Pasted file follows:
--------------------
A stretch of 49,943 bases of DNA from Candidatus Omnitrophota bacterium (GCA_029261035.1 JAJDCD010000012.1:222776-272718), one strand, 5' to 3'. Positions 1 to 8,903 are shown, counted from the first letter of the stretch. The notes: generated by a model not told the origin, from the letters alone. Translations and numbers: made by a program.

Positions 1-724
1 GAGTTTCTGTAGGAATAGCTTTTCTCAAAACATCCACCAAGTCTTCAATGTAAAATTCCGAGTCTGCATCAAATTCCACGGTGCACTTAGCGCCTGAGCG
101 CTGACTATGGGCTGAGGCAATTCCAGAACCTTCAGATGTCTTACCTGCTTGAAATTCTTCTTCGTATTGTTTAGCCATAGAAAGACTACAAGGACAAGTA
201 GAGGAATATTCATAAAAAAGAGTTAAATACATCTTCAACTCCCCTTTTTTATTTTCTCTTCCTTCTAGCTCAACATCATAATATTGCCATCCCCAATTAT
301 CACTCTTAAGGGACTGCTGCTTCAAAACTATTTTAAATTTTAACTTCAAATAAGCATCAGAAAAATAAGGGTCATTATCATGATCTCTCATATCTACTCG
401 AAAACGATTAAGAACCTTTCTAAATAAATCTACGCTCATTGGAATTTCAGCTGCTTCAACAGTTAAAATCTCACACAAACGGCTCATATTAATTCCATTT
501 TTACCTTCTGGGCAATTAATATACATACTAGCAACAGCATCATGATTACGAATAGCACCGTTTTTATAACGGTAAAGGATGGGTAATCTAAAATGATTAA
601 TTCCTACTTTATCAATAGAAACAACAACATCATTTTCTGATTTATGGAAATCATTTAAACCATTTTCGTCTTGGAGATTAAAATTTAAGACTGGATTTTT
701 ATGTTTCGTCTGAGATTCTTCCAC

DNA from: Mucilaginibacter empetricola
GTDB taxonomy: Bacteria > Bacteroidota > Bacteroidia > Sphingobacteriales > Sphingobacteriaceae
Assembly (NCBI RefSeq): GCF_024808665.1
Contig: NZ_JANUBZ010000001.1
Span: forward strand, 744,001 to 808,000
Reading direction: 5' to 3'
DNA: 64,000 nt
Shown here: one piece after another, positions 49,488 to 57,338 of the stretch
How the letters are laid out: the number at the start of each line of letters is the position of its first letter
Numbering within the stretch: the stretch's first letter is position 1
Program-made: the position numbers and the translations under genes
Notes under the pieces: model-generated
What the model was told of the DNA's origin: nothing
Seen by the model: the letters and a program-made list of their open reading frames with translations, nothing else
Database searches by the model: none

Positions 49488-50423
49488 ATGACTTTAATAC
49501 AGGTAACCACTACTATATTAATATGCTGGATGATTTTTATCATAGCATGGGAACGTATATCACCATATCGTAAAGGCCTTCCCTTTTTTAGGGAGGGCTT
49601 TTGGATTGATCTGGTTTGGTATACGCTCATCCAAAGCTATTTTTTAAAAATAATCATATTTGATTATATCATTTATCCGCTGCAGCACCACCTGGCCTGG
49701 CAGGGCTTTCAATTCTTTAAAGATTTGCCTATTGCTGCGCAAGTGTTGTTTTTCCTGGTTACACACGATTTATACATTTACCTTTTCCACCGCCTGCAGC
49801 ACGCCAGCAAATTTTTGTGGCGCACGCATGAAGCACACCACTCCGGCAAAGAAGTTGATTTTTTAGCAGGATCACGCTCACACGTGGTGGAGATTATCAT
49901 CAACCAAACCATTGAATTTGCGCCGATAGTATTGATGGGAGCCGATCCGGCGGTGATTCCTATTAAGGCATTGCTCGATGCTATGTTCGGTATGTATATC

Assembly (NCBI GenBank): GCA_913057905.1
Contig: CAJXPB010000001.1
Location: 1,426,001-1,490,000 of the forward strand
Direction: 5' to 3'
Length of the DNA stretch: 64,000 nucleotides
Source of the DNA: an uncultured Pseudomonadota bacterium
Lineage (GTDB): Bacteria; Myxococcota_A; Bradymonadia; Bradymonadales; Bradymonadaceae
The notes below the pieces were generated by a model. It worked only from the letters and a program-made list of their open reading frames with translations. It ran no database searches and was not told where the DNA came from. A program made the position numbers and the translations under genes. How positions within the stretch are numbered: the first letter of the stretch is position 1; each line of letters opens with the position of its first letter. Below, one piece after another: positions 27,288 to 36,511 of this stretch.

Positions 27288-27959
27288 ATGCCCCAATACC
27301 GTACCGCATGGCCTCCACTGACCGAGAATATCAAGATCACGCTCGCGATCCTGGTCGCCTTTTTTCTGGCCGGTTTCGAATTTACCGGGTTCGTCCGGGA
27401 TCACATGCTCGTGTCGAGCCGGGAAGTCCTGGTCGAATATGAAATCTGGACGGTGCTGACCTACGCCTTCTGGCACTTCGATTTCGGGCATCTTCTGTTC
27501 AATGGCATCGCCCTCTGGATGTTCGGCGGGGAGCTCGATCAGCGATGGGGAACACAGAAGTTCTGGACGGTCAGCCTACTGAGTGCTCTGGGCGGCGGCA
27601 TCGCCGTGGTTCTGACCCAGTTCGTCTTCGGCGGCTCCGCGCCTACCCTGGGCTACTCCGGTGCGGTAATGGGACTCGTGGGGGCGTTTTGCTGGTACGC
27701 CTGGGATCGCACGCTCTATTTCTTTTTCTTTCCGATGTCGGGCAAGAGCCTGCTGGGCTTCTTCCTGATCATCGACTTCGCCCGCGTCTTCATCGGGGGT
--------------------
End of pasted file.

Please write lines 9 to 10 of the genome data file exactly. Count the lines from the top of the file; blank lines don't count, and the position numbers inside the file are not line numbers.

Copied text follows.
601 TTCCTACTTTATCAATAGAAACAACAACATCATTTTCTGATTTATGGAAATCATTTAAACCATTTTCGTCTTGGAGATTAAAATTTAAGACTGGATTTTT
701 ATGTTTCGTCTGAGATTCTTCCAC